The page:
Ari totally took me under his wing that first semester while Steph was away. He could see that I was kind of struggling, and wanted to be the surrogate older sibling in the absence of my sister. This was certainly not his job, but he made it so. Because that’s just who he was.

I started confiding in Ari more and more as the weeks went on, because he was one of the few people on campus I felt I could relate to. While he never explicitly said it, I sensed a darkness in him. An underlying, inner battle. There’s a certain kinship that exists among people with mental health issues– we can sense it in others, even when they haven’t sensed it yet in themselves. Something about the conversations Ari and I had led me to believe that deep down, he was struggling, too.

But I never asked. I didn’t feel it was my place, and I sensed he probably didn’t want to discuss it.

Words cannot express how much I regret that.

About a month into freshman year, my anxiety and depression began to take the form of bulimia. I was living each day grasping at strings, and bingeing and purging was the only method I had for feeling in-control (the ultimate irony, because nothing says “out of control” more than eating a meal for 5 and then shoving your finger down your throat). By the second month of college, I was making myself throw up 3-4 times a day.

One day I just grew weary. Shortly after a purge, staring at my bloodshot eyes in the mirror, I got so damn tired of carrying this secret. It was at that moment that Ari sent me an instant message (remember those?!) asking me what’s up. I responded, “I think I might be bulimic.”

I told him everything. He responded with immediate, genuine concern, and told me I needed to get help at the student health center. At the very least, he said, I needed to tell my family. That’s when I panicked and tried to backtrack. I didn’t want my family to know. I didn’t want to disappoint or worry anyone. I just wanted to tell Ari so that I could get it off my chest– but really, I was fine. 

I was 100% not fine. But I tried to downplay what was happening. I told Ari it wasn’t that big a deal, I was just having a bad day, this was all under control. I begged him not to tell my sister. By the end of the conversation, I was sure I had convinced him that a little bulimia was not really a genuine health concern, and that I’d be fine.

But Ari was no idiot. And he had too much heart to sit back and do nothing. He did exactly what he should have done– he told my sister. And then, immediately after telling her, he told me that he had told her. And that was the first step in my realizing that this was a real problem, and that I needed help.

Knowing that I now had no choice but to take action, I immediately confided in another friend of mine, and she took me to the student health center. It was the first time in my life that I had ever been evaluated for the state of my mental health. Needless to say, I did not pass. I was diagnosed with severe depression and anxiety. The doctor was amazed I had made it this far without doing something truly drastic, seeing as though I was waking up every day hating myself and feeling so utterly alone. I was put on medication and set up with a doctor for talk therapy. I have been in treatment ever since, and can’t even fathom where I’d be today if I hadn’t taken those beginning steps to acknowledge and understand what was happening to me.

In that sense, I truly feel I owe Ari my life. I wish I could have told him that while he was still alive. I wish I could have told him that in recognizing my pain, taking it seriously, and putting me on the path to getting the help I needed, he did more to save my life than he will ever know.

And I will never stop wishing that I had done the same for him.

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If you know someone struggling, say something. Don’t be afraid to have the conversation. There are no wrong words– if you think someone is suicidal, ask them. Urge them to get help. Remind them that you care.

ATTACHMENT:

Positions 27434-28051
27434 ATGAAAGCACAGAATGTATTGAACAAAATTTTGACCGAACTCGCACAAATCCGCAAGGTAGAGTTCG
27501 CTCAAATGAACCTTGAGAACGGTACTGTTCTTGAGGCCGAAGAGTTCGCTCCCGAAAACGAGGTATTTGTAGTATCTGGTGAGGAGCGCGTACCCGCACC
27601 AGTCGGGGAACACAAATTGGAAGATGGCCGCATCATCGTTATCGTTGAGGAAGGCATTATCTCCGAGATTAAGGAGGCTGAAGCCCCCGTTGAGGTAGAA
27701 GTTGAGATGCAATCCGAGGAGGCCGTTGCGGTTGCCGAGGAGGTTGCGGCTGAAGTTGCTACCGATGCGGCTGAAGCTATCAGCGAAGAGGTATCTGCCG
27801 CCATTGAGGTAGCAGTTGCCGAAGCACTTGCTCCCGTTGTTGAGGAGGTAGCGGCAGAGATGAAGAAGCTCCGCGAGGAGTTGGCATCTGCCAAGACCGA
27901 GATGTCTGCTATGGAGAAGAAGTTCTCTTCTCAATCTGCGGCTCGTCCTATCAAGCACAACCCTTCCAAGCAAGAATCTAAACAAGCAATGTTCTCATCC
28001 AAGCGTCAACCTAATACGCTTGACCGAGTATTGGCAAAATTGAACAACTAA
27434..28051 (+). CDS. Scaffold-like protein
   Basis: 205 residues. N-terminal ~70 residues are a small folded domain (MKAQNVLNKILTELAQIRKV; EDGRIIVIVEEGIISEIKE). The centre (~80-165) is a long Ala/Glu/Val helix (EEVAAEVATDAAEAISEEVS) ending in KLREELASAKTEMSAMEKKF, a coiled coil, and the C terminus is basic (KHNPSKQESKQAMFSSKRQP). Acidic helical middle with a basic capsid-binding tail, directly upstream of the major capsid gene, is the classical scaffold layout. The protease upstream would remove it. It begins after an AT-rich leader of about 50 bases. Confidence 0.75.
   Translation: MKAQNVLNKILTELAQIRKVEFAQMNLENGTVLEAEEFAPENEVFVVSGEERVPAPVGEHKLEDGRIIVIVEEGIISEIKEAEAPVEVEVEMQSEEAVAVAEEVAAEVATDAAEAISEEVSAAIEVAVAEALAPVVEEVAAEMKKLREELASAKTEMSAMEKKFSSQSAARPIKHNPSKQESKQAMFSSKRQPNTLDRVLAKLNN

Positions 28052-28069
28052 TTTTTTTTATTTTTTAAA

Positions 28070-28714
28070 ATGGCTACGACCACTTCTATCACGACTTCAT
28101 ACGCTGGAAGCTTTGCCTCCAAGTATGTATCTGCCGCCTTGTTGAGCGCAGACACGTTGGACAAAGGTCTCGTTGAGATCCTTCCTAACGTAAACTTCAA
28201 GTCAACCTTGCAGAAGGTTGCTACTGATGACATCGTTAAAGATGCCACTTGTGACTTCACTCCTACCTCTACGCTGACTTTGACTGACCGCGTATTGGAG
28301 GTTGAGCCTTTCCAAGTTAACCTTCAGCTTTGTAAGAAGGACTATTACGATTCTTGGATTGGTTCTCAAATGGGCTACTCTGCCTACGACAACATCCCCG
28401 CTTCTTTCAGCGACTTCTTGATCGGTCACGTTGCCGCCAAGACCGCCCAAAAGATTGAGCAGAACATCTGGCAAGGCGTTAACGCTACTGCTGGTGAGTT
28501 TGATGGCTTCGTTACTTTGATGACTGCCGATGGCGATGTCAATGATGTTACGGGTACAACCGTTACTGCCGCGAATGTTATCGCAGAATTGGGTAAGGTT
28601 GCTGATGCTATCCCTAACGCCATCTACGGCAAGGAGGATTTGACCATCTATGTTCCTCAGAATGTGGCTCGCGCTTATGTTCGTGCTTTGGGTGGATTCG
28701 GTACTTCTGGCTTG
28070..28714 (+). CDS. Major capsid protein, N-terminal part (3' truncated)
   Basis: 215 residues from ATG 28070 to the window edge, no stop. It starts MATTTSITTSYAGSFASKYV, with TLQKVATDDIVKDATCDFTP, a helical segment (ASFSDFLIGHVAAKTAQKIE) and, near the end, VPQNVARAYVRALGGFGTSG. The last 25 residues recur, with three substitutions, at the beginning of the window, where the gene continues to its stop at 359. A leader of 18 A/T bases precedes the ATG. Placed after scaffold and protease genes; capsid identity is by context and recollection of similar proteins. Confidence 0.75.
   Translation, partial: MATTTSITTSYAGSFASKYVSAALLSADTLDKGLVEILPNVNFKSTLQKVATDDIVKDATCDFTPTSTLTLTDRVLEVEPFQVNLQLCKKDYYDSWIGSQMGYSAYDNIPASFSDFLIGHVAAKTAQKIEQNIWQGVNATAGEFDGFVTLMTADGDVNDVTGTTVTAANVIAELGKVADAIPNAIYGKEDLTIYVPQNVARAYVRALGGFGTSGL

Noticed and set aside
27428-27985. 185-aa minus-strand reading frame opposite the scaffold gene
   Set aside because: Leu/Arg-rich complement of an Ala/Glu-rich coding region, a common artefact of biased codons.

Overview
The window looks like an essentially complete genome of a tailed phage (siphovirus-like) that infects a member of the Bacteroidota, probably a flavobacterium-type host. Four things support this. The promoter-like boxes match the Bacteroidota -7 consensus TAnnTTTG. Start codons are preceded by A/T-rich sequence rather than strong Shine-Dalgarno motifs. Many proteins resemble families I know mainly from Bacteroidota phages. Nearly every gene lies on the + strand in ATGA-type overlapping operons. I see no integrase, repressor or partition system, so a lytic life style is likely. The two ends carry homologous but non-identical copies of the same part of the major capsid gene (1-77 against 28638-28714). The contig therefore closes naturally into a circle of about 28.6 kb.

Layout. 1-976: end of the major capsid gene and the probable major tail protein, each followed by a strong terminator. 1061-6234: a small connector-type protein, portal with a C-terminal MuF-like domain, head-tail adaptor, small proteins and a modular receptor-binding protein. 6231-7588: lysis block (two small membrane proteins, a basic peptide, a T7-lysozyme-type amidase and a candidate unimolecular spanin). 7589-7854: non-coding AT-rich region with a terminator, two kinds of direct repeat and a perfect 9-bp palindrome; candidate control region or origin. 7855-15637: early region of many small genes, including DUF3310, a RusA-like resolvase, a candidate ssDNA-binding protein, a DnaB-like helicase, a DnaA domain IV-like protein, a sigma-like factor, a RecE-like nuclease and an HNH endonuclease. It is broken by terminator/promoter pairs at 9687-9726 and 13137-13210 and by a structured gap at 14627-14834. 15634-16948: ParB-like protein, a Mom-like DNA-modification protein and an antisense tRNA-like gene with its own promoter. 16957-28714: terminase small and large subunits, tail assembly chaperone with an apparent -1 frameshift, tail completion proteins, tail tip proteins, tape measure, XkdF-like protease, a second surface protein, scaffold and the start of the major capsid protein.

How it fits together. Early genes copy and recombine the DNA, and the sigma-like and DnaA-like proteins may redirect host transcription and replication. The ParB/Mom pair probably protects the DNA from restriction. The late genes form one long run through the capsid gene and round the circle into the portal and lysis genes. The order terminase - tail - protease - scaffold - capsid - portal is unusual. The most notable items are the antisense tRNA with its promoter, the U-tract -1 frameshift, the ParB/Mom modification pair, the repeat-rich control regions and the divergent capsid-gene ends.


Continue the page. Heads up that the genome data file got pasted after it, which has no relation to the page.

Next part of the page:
If you’re looking for a way to help someone today, there are two links to fabulous causes below. The first is for Active Minds, a mental health organization that is extremely dear to my heart, and whose ultimate goal is to change the conversation about mental health, creating a world where no one has to feel alone in his or her struggle.

The second is a link to the Ari Johnson Memorial Scholarship– started by my family, this scholarship will keep  Ari’s memory and impact alive, and will be awarded to a student at Penn who shows dedication to overcoming adversity and disadvantage, including but not limited to the area of mental health challenges and advocacy.  

Active Minds Giving

Ari Johnson Memorial Scholarship

Sometimes I Forget Who I’m Talking To

I spend my work days almost exclusively with children and no adults, so sometimes I’m tempted to have a more intellectual conversation than they are capable of having.

After reading this segment of a larger article on how pioneer children entertained themselves….

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Kid: “Ok…but then what?”

Me: “What do you mean?”

Kid: “How is that a game? They’re just swinging a button.”

Me: “Right…well. I think that’s the point of the article. To compare and contrast how pioneer children entertain themselves with how children entertain themselves now.”

Kid: “Oh my god. I feel so bad for them. They must be so bored!”

Me: “Ironically and interestingly, I don’t think they were. Because they had to work harder to entertain themselves, they were probably better at it and more content than today’s children. Having to work harder for your entertainment makes you appreciate it more.”

Kid: (blank stare)

Me: “Ok, never mind. That might have been a bit over your head.”

Kid: (blanker stare)

Me: “Sometimes I overanalyze and put more of a psychological spin on these things than is necessary.”

Kid: (blankest stare)

Me: “Let’s get back to the article. What was the main idea?”

Kid: “Pioneer kids’ toys SUCK.”

Me: “Ok…not exactly….”

Kid: “I’m going to send them some better toys!”

Me: “But…you can’t send pioneer children toys…”

Kid: “Because they live too far away?”

Me: “No…”

Kid: “Or maybe their parents don’t let them take stuff from strangers?”

Me: “Stop talking and put down the pencil.”

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A Little About Myself

I got a referral for a wedding hair stylist and gave her a call…

Stylist: “So tell me a little about yourself.”

Me: “I am a sweaty, frizzy-haired Jew. I have lots of anxiety. I feel prettiest when I wear my hair down, but, due to my aforementioned sweat problem, that might not be an option for the wedding. But the idea of wearing my hair up is giving me anxiety, because I never wear my hair up for special occasions. And now I’m starting to sweat just thinking about it.”

Stylist: (laughs) “Ok…”

Me: “Sorry, was that not the information you were looking for?”

Stylist: “Well most people start by telling me their name.”